The Ibanag is most often perceived as lazy. Tagalogs, Ilocanos, Kapampangans, Bicolanos, Cebuanos, even the Chinoys say tamad ang Ibanag.
The Ibanag is not harried, not choleric, generally laid back. There is no urgency in speech and manner. Generally, the Ibanag is calm. Very gentle, as gentle as his/her valley home.
The big Cagayan Valley is protected on the east by the mighty Sierra Madre mountains, on the west by the ponderous Cordilleras and on the south by the Caraballo mountains. It is one, huge sheltered home, with the Gran Rio de Cagayan meandering and nourishing all the fields and settlements from its head waters in Nueva Vizcaya all the way down to the South China Sea in Aparri, Cagayan. The towering mountains shield the valley from typhoons that kill and destroy and trap precipitation, keeping the valley humid. Conversely, in summer the mountains keep the heat trapped with only the northern opening allowing the release of the hot air to the South China Sea. This explains the hottest temperature that Tuguegarao City registers. It also explains the coldest mornings and evenings next to Baguio City. The valley's soil is fertile, so fertile that the vegetable washing that you splash in the backyard will reward you with vegetable seedlings that sprout overnight unaided. In a few weeks, you have tomatoes, okra, squash, string beans, bell pepper, and whatever seed you happen to include. There is enough forage for fowl and animals. Thus, the Ibanag knows that nature is kind, that God provides and protects. There is no need to rush and grab.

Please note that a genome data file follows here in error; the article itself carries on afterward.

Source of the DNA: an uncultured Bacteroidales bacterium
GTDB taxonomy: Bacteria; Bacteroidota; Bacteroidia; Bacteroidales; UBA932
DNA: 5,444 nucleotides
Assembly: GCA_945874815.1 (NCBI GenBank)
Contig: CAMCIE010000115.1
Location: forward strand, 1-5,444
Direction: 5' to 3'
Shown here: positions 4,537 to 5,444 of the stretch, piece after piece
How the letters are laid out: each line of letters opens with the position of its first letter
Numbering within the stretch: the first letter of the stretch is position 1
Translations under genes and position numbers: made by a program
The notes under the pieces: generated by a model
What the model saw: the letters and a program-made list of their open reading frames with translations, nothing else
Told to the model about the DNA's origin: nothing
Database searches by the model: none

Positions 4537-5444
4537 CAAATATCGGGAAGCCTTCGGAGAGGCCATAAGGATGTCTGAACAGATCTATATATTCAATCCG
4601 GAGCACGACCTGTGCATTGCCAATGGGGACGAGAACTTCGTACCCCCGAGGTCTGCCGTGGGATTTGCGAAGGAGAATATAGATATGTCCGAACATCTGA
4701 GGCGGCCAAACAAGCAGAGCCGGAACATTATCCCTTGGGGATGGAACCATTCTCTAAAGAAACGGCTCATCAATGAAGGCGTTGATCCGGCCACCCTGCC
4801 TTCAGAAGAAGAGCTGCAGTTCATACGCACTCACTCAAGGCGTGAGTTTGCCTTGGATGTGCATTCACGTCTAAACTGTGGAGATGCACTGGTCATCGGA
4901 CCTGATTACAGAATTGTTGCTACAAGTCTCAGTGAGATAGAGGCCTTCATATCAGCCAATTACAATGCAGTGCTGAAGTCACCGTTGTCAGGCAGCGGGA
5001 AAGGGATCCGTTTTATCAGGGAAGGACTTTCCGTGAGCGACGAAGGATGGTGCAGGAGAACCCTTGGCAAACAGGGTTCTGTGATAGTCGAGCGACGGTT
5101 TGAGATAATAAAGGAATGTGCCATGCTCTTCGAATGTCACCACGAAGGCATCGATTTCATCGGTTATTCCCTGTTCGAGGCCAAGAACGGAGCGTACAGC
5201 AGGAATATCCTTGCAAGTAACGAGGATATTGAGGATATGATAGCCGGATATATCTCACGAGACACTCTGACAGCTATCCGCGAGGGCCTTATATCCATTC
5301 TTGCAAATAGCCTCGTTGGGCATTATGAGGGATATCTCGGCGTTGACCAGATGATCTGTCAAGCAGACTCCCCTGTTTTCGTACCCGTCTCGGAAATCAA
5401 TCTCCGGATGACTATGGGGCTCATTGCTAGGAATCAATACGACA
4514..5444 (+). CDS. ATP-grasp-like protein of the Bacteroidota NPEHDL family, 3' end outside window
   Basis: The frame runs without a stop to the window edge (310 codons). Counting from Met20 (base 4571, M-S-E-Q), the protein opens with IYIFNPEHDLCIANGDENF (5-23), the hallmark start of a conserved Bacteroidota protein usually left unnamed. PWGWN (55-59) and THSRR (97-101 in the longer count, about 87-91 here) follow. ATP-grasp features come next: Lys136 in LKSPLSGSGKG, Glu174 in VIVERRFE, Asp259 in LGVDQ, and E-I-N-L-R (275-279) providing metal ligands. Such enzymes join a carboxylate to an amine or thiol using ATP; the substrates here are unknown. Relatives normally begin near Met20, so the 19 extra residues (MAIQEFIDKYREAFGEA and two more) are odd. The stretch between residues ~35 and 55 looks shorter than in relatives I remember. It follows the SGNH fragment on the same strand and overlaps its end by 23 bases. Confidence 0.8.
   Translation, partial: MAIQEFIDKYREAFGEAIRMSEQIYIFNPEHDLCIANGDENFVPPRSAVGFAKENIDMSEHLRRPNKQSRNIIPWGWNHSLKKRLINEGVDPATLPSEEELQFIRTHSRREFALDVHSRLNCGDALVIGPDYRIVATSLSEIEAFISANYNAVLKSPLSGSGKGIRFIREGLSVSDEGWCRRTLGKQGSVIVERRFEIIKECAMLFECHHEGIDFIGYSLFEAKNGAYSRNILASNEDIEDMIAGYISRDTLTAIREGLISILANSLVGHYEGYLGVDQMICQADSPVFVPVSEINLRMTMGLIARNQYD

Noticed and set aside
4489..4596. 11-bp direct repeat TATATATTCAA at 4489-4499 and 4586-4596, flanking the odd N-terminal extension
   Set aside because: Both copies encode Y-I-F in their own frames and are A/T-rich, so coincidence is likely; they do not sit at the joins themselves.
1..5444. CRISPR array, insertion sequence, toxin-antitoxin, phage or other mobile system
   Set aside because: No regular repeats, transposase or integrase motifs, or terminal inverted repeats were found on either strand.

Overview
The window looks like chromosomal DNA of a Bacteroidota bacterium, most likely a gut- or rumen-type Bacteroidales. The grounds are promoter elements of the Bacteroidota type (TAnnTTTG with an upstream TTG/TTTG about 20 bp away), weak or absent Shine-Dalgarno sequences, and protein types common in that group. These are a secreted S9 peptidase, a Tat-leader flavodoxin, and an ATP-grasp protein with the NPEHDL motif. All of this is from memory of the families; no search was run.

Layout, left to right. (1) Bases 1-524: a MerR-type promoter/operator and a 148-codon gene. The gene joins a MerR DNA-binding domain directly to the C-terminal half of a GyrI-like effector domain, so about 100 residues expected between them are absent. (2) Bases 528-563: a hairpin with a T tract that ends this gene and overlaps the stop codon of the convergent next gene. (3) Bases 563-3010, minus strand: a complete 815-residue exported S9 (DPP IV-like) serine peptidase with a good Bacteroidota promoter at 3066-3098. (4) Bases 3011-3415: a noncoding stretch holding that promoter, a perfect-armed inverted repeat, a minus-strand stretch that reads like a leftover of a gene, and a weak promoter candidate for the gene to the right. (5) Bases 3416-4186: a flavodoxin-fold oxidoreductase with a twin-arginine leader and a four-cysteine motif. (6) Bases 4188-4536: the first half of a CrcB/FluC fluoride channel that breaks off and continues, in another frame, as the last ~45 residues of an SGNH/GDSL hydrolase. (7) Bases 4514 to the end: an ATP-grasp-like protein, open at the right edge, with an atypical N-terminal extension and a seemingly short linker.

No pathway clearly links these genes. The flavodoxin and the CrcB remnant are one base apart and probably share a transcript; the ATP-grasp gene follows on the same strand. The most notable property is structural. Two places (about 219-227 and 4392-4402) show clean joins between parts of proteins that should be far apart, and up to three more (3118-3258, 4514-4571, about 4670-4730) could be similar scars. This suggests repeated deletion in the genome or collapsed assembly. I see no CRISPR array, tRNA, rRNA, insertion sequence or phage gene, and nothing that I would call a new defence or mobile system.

In contrast, the Ilocos is a strip that is hemmed in by the Cordilleras on the east and by the sea on the west. The Ilocanos then need to use every tiny piece of land to plant kamote, malunggay and bananas. They have to wake up before the sun rises to work in the fields as the unforgiving sea makes it too hot and glaring to work in midday.
Like the lilies in the field dressed and cared for by the Father, the gentle Ibanag flourishes in the Cagayan Valley.